Most people with spots have a medical condition called acne vulgaris. Vulgaris is the medical term for "common". It is given this name to distinguish it from less common variants of acne (see all the acne types).
You may prefer to call acne "pimples", "spots" or "zits".
Who gets acne vulgaris?
Nearly all of us have acne at some time or another. It mainly affects adolescents (and can start as young as 8 years old), but acne may persist, begin or become more severe in adulthood.
Find out more about the causes of acne...
What are the clinical features of acne vulgaris?
Acne most often affects the face, but it may spread to involve the neck, chest and back, and sometimes even more extensively over the body.
Individual lesions are centred on the pilosebaceous unit, ie the hair follicle and its associated oil gland. Several types of acne spots occur, often at the same time. They may be inflamed papules, pustules and nodules; or non-inflamed comedones and pseudocysts.
- Open and closed comedones (blackheads and whiteheads)
- Papules (small, tender red bumps)
- Pustules (white or yellow "squeezable" spots)
- Nodules (large painful red lumps)
- Pseudocysts (cyst-like fluctuant swellings)
- Excoriations (picked or scratched spots)
- Erythematous macules (red marks from recently healed spots, best seen in in fair skin)
- Pigmented macules (dark marks from old spots, mostly affecting those with dark skin)
- Scars or various types
Individual acne lesions usually last less than 2 weeks but the deeper papules and nodules may persist for months. Many acne patients also have oily skin (seborrhoea).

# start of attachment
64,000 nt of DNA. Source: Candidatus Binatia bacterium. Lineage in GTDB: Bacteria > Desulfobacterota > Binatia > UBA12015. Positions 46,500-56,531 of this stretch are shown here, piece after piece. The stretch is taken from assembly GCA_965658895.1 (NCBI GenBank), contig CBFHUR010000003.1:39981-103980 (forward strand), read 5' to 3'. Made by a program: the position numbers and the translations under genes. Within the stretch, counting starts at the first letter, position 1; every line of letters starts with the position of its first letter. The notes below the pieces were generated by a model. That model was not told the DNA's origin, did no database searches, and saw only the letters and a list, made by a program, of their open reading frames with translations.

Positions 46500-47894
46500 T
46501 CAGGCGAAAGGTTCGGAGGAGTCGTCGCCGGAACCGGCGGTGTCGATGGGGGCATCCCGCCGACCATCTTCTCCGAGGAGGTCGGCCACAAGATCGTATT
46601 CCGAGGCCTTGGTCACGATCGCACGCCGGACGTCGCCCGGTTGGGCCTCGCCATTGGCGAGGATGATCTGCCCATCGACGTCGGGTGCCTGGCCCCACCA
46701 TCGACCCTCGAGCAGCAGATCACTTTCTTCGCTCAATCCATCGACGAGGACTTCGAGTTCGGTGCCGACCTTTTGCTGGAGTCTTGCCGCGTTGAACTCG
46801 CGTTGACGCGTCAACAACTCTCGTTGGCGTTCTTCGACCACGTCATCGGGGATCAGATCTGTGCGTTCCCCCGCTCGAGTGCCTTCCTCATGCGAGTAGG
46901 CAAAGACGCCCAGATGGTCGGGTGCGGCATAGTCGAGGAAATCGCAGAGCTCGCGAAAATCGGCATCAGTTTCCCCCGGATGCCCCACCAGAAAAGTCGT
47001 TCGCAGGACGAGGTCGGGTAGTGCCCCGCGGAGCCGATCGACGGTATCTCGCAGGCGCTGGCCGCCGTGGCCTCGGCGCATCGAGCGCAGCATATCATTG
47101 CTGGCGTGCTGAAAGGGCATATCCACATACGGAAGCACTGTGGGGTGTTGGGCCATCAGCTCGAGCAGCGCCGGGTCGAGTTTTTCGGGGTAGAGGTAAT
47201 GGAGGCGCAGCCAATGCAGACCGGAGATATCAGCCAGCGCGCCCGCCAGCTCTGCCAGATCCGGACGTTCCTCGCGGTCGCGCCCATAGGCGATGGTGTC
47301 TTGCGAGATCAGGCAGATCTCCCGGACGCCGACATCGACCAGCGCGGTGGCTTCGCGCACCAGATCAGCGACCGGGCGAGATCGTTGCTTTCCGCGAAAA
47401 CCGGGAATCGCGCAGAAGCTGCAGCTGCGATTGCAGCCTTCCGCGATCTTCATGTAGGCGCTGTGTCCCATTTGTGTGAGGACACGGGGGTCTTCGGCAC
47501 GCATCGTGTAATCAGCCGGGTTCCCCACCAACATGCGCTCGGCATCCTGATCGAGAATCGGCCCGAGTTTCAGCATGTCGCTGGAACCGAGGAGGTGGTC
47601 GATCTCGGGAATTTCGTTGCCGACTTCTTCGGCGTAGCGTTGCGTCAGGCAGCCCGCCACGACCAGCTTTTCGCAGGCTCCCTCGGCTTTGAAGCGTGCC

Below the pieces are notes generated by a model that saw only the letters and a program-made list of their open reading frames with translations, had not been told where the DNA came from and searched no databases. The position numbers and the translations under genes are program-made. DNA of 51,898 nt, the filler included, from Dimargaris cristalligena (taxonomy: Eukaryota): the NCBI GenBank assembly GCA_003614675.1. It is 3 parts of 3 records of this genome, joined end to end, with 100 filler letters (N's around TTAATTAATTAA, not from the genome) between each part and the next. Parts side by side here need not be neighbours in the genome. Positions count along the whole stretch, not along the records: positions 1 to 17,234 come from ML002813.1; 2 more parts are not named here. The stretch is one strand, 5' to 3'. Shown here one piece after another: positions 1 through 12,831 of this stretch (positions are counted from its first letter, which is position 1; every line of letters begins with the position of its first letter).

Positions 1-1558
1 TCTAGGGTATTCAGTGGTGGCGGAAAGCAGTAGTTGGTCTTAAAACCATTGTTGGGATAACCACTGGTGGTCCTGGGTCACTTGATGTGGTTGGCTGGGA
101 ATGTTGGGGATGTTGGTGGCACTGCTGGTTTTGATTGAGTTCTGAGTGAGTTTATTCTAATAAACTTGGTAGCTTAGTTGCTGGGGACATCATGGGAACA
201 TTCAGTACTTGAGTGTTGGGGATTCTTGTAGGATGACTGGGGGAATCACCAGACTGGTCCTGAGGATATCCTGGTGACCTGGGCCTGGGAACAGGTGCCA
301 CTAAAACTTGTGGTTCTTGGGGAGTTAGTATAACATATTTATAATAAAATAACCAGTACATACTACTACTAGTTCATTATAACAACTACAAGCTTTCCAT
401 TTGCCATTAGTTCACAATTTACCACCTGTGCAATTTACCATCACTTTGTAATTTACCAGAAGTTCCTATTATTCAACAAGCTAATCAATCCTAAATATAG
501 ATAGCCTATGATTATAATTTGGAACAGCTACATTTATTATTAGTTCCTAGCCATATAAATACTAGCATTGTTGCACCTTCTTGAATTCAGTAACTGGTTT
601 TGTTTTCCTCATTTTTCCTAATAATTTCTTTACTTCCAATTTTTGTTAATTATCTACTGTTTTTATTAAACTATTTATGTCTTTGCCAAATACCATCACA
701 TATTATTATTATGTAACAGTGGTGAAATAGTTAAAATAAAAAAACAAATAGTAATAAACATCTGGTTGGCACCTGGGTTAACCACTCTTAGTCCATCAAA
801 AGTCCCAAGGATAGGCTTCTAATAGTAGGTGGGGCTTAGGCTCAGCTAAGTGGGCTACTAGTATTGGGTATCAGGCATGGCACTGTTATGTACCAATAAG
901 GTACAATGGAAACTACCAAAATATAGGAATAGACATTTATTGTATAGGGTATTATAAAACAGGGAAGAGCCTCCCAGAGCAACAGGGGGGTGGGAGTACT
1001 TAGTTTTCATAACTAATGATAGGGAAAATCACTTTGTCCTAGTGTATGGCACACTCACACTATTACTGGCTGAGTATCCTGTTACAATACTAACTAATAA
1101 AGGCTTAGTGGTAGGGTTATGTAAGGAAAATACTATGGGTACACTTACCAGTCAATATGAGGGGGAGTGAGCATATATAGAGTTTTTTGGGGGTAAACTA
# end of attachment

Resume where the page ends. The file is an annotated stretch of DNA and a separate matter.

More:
More images of acne ...
Acne may be classified as mild, moderate or severe1. Comedones and inflammatory lesions are usually considered separately.
- <20 comedones
- <15 inflammatory lesions
- Or, total lesion count <30
- 20–100 comedones
- 15–50 inflammatory lesions
- Or, total lesion count 30–125
- >5 pseudocysts
- Total comedo count >100
- Total inflammatory count >50
- Or total lesion count >125
Some dermatologists assess the severity of a patient's acne more precisely by using a grading scale. The inflammatory lesions are compared with a set of standard photographs to determine the grade, which may be 1 (very mild) to 12 (exceptionally severe) for example2,3.
In clinical trials evaluating acne treatment, the numbers of uninflamed and inflamed lesions are carefully counted at regular intervals. It is remarkably difficult to count consistently.
What is the treatment for acne vulgaris?
Treatment for acne depends on the patient's age and sex, the extent and the severity of the acne, how long it has been present, and response to previous treatments.
- Treatment for mild acne includes topical anti-acne preparations, lasers and lights
- Treatment for moderate acne adds acne antibiotics such as tetracyclines and/or antiandrogens such as birth control pill
- Treatment for severe acne may require a course of oral isotretinoin.
- Lehmann HL, Robinson KA, Andrews JS, Holloway V, Goddman SN. Acne therapy: a methodological review. J. Am. Acad. Dermatol. 47, 231-240 (2002)
- Current Measures for the Evaluation of Acne Severity – Medscape Dermatology Expert Review
- Tan JK, Jones E, Allen E, Pripotnev S, Raza A, Wolfe B. Evaluation of essential clinical components and features of current acne global grading scales. J Am Acad Dermatol. 2013 Nov;69(5):754-61.
On DermNet NZ:
On other websites:
- Acne Vulgaris – Medscape Reference
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